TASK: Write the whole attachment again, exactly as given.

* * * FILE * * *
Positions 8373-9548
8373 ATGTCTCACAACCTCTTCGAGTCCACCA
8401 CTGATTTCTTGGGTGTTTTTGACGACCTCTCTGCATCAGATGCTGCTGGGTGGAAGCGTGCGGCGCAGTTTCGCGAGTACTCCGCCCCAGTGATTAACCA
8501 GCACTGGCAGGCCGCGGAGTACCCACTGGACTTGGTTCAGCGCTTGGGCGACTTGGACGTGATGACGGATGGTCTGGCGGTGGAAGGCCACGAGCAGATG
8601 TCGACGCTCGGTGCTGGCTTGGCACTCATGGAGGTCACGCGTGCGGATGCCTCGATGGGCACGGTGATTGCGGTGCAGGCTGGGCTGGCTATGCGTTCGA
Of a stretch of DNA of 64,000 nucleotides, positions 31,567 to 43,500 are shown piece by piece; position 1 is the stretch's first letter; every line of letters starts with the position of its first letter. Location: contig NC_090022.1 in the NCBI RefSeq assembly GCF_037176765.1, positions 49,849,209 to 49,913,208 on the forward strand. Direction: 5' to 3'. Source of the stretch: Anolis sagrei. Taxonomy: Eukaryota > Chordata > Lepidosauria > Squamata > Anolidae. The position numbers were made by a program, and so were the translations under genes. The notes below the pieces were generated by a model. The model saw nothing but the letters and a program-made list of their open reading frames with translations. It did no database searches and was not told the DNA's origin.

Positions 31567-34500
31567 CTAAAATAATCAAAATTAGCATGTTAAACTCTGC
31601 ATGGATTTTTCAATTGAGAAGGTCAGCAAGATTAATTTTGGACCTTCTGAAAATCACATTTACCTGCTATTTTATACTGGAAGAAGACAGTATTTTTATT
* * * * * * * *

Positions 8373-9548
8373 ATGTCTCACAACCTCTTCGAGTCCACCA
8401 CTGATTTCTTGGGTGTTTTTGACGACCTCTCTGCATCAGATGCTGCTGGGTGGAAGCGTGCGGCGCAGTTTCGCGAGTACTCCGCCCCAGTGATTAACCA
8501 GCACTGGCAGGCCGCGGAGTACCCACTGGACTTGGTTCAGCGCTTGGGCGACTTGGACGTGATGACGGATGGTCTGGCGGTGGAAGGCCACGAGCAGATG
8601 TCGACGCTCGGTGCTGGCTTGGCACTCATGGAGGTCACGCGTGCGGATGCCTCGATGGGCACGGTGATTGCGGTGCAGGCTGGGCTGGCTATGCGTTCGA
Of a stretch of DNA of 64,000 nucleotides, positions 31,567 to 43,500 are shown piece by piece; position 1 is the stretch's first letter; every line of letters starts with the position of its first letter. Location: contig NC_090022.1 in the NCBI RefSeq assembly GCF_037176765.1, positions 49,849,209 to 49,913,208 on the forward strand. Direction: 5' to 3'. Source of the stretch: Anolis sagrei. Taxonomy: Eukaryota > Chordata > Lepidosauria > Squamata > Anolidae. The position numbers were made by a program, and so were the translations under genes. The notes below the pieces were generated by a model. The model saw nothing but the letters and a program-made list of their open reading frames with translations. It did no database searches and was not told the DNA's origin.

Positions 31567-34500
31567 CTAAAATAATCAAAATTAGCATGTTAAACTCTGC
31601 ATGGATTTTTCAATTGAGAAGGTCAGCAAGATTAATTTTGGACCTTCTGAAAATCACATTTACCTGCTATTTTATACTGGAAGAAGACAGTATTTTTATT